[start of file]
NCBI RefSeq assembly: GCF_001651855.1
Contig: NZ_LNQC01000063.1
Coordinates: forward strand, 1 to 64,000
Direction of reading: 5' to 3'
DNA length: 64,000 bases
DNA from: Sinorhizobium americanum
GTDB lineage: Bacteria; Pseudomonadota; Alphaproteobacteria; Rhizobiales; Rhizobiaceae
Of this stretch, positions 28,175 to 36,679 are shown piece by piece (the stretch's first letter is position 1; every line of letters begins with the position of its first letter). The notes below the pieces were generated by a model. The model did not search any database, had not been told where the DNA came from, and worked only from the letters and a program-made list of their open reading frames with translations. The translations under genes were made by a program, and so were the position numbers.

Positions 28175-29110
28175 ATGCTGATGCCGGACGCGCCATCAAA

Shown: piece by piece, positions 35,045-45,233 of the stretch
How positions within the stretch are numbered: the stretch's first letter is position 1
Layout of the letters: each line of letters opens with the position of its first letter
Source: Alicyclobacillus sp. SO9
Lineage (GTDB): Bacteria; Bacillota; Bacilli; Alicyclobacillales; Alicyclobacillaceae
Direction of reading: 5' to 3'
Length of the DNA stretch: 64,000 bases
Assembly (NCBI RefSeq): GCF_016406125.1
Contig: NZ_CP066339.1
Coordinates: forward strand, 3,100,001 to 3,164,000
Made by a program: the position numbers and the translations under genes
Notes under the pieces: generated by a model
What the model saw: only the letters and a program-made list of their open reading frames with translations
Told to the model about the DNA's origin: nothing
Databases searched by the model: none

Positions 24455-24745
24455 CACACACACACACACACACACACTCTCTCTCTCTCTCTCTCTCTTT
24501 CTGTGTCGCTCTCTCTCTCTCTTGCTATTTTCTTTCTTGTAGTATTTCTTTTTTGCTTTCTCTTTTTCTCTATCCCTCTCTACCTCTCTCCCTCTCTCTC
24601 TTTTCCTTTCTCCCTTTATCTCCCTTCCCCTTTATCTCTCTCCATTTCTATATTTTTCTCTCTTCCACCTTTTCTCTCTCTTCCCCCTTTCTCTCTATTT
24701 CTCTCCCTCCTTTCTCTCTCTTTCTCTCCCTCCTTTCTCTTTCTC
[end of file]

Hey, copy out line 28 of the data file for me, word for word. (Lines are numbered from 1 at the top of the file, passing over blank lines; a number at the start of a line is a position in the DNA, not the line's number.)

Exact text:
24501 CTGTGTCGCTCTCTCTCTCTCTTGCTATTTTCTTTCTTGTAGTATTTCTTTTTTGCTTTCTCTTTTTCTCTATCCCTCTCTACCTCTCTCCCTCTCTCTC